by Nick Stubblefield
Within moments of the start of Antonio Sanchez's set at SubCulture last Friday, it was not only clear that his drum chops reign supreme, but that he is a commanding, dominating force to be reckoned with. Rarely have I seen a performer with such precise focus and control over his band and instrument.
The program consisted solely of Sanchez's "Meridian Suite," lasting about an hour and performed without pause. Right from the first tune, "Grids and Patterns," the group established a hypnotic atmosphere in which the musical format was inverted: the band played a repetitive figure, freeing Sanchez to perform a variety of highly syncopated, sparkling drum fills that ruled the stage and seized the focus.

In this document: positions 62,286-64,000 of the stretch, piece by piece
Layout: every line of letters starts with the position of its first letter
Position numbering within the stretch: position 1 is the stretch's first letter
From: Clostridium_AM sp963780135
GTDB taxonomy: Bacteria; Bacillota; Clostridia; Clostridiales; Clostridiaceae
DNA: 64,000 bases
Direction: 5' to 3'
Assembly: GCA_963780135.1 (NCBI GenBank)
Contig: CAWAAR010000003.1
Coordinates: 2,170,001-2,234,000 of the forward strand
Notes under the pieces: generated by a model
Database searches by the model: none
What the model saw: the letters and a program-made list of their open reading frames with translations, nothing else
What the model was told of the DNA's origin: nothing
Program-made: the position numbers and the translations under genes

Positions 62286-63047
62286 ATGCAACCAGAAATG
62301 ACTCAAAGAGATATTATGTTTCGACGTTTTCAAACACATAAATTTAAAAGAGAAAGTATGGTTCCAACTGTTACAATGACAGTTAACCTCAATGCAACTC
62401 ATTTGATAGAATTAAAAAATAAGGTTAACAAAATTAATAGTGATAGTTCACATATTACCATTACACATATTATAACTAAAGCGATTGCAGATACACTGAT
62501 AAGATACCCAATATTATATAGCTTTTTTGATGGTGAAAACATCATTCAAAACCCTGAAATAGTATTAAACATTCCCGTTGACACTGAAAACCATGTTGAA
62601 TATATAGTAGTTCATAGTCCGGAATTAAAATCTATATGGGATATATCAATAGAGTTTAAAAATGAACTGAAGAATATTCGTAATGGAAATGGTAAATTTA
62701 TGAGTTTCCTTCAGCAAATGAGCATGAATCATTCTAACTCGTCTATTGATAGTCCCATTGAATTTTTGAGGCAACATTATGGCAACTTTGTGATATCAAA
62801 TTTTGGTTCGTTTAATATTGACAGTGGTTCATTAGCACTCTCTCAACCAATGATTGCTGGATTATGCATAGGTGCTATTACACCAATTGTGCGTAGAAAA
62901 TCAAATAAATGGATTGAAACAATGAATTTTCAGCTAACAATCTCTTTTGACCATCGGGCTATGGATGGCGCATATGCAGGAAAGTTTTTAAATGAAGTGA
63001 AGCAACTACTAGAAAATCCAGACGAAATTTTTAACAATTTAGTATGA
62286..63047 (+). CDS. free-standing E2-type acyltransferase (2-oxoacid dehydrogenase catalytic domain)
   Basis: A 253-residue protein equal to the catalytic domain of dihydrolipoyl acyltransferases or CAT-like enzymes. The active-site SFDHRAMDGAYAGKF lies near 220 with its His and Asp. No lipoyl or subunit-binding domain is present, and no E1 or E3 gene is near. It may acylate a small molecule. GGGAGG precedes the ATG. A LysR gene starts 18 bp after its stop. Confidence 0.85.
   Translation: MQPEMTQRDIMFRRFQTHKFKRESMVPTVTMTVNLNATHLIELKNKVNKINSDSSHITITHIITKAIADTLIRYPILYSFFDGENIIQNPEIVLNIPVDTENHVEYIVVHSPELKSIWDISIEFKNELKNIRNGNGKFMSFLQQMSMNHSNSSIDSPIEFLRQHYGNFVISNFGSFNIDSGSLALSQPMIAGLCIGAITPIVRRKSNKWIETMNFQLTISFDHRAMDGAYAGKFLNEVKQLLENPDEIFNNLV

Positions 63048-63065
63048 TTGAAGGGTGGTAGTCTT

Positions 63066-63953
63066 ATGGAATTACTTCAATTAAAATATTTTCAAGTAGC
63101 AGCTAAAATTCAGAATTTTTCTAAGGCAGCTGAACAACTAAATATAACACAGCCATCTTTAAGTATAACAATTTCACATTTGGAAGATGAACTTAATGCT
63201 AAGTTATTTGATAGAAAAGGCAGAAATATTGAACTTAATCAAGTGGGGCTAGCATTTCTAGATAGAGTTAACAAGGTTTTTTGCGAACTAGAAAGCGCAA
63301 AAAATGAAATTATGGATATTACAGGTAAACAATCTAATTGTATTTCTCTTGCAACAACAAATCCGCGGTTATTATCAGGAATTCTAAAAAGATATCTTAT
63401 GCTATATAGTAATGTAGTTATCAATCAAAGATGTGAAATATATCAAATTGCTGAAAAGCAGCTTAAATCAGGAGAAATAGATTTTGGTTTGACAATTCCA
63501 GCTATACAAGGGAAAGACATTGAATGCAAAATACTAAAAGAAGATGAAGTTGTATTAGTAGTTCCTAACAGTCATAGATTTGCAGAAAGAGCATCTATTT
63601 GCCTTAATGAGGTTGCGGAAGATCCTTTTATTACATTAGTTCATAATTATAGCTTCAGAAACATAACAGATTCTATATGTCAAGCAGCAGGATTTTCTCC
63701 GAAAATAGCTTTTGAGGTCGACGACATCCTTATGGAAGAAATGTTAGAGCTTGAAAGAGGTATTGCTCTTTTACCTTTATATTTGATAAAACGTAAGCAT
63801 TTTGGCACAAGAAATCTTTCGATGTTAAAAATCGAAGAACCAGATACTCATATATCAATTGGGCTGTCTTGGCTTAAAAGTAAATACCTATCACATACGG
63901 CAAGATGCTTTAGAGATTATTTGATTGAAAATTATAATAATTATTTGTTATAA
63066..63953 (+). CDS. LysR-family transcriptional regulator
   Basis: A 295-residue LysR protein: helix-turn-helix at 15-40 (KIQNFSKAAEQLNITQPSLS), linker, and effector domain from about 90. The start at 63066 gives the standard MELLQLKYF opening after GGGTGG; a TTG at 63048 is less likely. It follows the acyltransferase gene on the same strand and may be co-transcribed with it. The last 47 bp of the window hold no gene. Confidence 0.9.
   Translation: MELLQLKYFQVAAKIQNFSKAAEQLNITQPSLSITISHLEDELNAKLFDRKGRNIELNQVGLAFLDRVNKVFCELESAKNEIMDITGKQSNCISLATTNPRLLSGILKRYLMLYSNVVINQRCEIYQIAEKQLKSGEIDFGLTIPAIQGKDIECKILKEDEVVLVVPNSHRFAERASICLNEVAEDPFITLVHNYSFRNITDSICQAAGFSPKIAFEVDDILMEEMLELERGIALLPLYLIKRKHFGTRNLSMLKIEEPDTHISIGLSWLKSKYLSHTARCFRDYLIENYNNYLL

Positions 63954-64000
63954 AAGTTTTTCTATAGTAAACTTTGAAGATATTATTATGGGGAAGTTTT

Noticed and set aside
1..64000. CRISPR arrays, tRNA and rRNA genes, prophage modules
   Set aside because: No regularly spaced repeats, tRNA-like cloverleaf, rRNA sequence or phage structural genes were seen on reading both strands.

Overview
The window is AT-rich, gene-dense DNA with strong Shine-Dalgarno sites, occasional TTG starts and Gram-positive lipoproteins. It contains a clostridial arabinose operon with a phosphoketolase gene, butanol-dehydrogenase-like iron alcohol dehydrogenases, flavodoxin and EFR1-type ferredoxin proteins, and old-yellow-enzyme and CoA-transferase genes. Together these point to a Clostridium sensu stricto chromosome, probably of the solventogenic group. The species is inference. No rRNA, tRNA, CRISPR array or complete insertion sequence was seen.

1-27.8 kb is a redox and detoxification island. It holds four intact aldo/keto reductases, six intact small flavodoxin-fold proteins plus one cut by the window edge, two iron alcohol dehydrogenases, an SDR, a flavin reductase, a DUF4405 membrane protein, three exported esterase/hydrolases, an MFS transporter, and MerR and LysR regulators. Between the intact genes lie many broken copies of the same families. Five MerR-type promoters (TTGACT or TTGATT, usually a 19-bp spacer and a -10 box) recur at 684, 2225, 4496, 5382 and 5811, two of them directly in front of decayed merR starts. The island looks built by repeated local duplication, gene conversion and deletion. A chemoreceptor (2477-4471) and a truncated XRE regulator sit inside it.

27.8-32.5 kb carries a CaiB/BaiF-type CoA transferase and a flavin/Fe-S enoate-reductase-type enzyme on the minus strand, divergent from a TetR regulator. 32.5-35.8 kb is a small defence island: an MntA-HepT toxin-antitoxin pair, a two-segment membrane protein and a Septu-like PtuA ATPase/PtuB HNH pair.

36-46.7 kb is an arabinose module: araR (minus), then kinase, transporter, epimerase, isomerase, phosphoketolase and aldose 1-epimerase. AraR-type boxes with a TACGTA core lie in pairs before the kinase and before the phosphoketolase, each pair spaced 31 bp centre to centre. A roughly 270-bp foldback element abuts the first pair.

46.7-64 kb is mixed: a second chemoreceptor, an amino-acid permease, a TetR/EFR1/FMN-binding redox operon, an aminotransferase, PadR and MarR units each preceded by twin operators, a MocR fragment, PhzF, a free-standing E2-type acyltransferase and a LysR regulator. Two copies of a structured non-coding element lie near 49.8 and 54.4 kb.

The opener melted easily into the slow, throbbing "Imaginary Lines." Singer Thana Alexa delivered soothing scat vocals with tasteful restraint, and saxophonist Donny McCaslin shined with soulful riffs, including a lengthy extended solo. Special props to bassist Matt Brewer, who locked down razor tight lines all evening, alternating between electric and upright bass. Sanchez's slow, tasteful drum work proved just as engaging as his more aggressive playing.
"Channels of Energy" was a particular highlight with powerful, but often unpredictable grooves by keyboardist John Escreet, playing both a Steinway grand and a Rhodes piano with some killer fuzzed-out synth.
Antonio Sanchez's compositions defy classification and disintegrate musical boundaries. One moment, you're sure it's avant-garde jazz; the next, you're almost positive you're at a rock show. The brilliance is in just how seamlessly Sanchez is able to incorporate and meld his influences into a cohesive sound. Sanchez treated the drums as much more than just something to keep time -- he played them as a virtuoso would treat any tuned instrument: with deep levels of expression, a constant sense of melody, and an obsessive attention to detail.